Who says more is better at work
Oct 28 2013
We’ve all been duped into thinking that more is better when it comes to our jobs. But the secret to success is to work faster, not longer
Sharon Meers &
We started our careers in two time-intensive fields —Joanna in law and Sharon in finance. We each looked around our offices and saw men working 24/7, and women doing the same thing — until they became parents. In our mostly male professions, long hours were not only a badge of honour and a sign of status, they were a necessity for anyone who wanted to get ahead. It was clear who the working mothers were (a handful of women who tried to keep more normal hours), but it was hard to tell who the fathers were. Single or with four kids at home, all men arrived at work early and went home late — or so it seemed. Talking to men and women in all kinds of jobs, we heard the same story. As young people starting out they, like us, got this message: To succeed, you need to work all the time. To work all the time, you need to be (or act) childless.
We’ve been lucky to learn this is not true — but only after many years of labouring under the delusion that it was. We’ve all been duped into thinking that more is better when it comes to our jobs, that somehow the more time we spend at work, from offices to hospitals to test kitchens to newsrooms, the more productive we’ll be. It starts from a belief that’s largely right: That hard work is good (which it is), that we can do a better job if we put in more hours (which was true when we were talking about bringing the harvest in before the crops froze). “It didn’t use to be this intense,” says Bill George, who ran Medtronic and now sits on the boards of global companies like ExxonMobil. “It got much worse starting 15 years ago.”
Compounding the problem, some of the most hardheaded leaders romanticise 24/7 life. “I used to show up at the office Saturday morning,” writes former General Electric, CEO, Jack Welch in his bestselling book Winning. He had plenty of company, all men, on these weekend mornings he describes as “a blast.” “We would mop up the workweek in a more relaxed way and shoot the breeze about sports. I never once asked anyone ‘Is there someplace you’d rather be — or need to be — for your family or favourite hobby or whatever?’ The idea just didn’t dawn on me that anyone would want to be anywhere but at work.”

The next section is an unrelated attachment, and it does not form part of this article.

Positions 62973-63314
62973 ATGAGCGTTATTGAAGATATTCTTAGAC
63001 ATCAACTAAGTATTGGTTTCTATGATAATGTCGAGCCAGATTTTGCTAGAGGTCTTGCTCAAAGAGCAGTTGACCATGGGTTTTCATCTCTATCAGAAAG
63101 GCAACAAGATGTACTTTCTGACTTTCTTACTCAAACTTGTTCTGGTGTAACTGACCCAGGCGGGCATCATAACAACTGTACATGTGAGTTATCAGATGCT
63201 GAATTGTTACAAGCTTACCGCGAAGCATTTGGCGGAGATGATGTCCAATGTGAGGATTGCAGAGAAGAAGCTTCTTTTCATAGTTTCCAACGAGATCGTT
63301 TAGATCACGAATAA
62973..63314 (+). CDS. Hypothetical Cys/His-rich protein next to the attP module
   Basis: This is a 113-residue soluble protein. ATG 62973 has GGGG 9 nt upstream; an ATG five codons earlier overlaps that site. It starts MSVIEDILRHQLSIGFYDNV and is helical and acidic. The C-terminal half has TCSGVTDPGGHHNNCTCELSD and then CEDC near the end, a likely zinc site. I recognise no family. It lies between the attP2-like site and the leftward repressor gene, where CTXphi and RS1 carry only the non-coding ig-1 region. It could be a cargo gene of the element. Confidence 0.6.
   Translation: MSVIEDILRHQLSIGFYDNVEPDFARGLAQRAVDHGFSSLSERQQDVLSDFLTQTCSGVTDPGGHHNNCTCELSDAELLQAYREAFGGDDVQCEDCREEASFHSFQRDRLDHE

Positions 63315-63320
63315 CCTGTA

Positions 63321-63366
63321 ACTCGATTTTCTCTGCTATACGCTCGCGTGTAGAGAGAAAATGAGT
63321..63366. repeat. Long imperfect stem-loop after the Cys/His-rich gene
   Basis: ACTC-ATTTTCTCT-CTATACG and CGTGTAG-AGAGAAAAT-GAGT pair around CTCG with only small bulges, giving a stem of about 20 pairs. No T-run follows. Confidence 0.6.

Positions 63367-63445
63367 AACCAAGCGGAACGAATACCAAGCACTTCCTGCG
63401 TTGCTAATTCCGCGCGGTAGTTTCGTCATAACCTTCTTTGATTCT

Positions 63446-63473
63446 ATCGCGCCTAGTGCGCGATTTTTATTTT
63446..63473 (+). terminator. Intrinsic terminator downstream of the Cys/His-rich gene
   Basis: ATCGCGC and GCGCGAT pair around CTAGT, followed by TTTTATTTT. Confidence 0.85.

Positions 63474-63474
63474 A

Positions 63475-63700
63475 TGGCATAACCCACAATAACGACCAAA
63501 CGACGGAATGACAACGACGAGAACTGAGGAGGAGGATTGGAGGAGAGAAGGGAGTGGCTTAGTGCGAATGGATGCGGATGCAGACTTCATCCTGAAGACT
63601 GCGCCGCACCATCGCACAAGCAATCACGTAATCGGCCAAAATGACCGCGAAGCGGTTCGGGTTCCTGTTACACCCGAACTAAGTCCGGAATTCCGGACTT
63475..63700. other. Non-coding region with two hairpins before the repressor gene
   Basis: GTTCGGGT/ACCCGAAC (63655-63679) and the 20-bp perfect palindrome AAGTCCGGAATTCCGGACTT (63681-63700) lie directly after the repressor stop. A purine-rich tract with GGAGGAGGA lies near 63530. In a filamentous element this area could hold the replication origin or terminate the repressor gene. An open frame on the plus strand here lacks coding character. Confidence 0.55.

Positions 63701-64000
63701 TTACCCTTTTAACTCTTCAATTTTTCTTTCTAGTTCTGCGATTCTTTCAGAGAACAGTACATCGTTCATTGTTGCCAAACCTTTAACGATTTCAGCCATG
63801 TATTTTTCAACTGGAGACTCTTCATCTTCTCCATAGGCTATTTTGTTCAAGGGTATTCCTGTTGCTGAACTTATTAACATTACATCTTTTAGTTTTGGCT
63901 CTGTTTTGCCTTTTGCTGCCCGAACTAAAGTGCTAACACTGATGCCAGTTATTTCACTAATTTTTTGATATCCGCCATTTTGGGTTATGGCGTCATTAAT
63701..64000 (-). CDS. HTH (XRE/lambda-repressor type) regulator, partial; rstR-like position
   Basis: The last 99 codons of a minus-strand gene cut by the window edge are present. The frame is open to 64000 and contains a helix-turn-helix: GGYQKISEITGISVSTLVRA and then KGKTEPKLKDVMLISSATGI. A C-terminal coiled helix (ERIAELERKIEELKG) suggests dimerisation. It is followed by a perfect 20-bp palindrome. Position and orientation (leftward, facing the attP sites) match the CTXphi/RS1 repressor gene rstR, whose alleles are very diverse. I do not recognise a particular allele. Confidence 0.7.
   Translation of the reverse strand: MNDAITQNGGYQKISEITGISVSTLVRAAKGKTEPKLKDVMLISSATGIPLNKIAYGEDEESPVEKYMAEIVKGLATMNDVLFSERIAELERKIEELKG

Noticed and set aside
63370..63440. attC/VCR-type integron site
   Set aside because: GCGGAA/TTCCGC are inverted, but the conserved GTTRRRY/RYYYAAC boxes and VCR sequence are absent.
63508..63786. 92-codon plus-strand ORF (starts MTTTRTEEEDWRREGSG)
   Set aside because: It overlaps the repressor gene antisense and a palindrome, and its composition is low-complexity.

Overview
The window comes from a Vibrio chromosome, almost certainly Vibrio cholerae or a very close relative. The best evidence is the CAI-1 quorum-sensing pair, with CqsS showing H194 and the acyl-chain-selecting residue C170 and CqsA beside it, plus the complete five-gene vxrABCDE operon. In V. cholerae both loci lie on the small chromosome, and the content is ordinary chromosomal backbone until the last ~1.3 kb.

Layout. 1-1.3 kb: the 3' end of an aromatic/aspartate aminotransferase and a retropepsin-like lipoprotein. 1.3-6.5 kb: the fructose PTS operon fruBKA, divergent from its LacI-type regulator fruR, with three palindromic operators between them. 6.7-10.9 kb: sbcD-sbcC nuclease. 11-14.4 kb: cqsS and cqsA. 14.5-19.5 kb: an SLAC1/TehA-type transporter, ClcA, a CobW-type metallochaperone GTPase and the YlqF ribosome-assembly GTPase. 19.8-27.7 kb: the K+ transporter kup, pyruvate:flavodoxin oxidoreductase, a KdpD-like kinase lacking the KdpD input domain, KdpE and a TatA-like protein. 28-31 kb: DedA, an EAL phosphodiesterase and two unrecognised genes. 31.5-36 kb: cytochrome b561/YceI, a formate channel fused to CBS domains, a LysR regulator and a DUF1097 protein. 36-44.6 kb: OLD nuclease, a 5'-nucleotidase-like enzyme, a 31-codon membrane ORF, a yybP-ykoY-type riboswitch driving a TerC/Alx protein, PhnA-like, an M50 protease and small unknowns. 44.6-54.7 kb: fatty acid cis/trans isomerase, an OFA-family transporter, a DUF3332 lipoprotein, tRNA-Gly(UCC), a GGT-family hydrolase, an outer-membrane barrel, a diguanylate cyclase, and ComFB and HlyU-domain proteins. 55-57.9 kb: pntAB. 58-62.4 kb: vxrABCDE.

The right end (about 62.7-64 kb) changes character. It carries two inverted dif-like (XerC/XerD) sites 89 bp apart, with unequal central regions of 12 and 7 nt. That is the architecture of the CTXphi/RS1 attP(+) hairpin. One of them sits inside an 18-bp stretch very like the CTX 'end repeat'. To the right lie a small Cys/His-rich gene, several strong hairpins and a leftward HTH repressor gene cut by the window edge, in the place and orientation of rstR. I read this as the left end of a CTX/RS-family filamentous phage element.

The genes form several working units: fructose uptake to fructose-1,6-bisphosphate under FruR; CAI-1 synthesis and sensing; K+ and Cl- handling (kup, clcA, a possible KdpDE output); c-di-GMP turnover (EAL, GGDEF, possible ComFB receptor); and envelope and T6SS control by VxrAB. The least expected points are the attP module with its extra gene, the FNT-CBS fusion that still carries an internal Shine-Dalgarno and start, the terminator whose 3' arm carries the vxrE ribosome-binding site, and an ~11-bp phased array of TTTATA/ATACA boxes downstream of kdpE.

We’ve created a breed of managers who think 24/7 is a matter of pride and the only path to success. The overfocus on hours can lead even bright bosses to stop measuring things that matter more, like results or the inputs that drive them, which take more effort to track. Consider the management maxim that “what gets measured gets done” and it’s no wonder we’re all at the office ever longer.
Studying a large firm, Harvard Business School professor Leslie Perlow heard one boss excuse a failing worker this way: “I think we would have lost faith in him a long time ago. But he works so hard, you just have to assume he’s working on something really challenging.” Bosses at this firm (as in many) were so focused on hours that they would cut a poor performer slack but pushed out successful workers who put in less time.
Something happens to our sense of time when we become parents. Time becomes a prized commodity, something we’d rather not waste. When our time is being misused —by either ourselves or others — we want to punch the clock, literally.
It gets harder to see 24/7 as heroic when you know how much it hurts the well-being of kids (and of your marriage and spouse). You can’t get good results unless you put in good, hard work, but as Doug, a professor of psychiatry, says, “Sometimes I think we overdo it. When people feel they’re expected to be at the office for 12 hours a day, they spend a lot more time bullshitting at the watercooler.”
While it’s easy to think that the workplace is kinder than it was a generation ago, we are in fact being asked to work longer, harder, and faster, all in the name of the global competition. If we’re really interested in winning, our addiction to midnight oil is a danger. Productivity, efficiency, innovation should be our focus — all more easily achieved by alert minds not working 24/7. zz
(Meers leads strategy for Magento, eBay's global commerce platform.Strober is founder
and CEO of an online company
that helps fight and prevent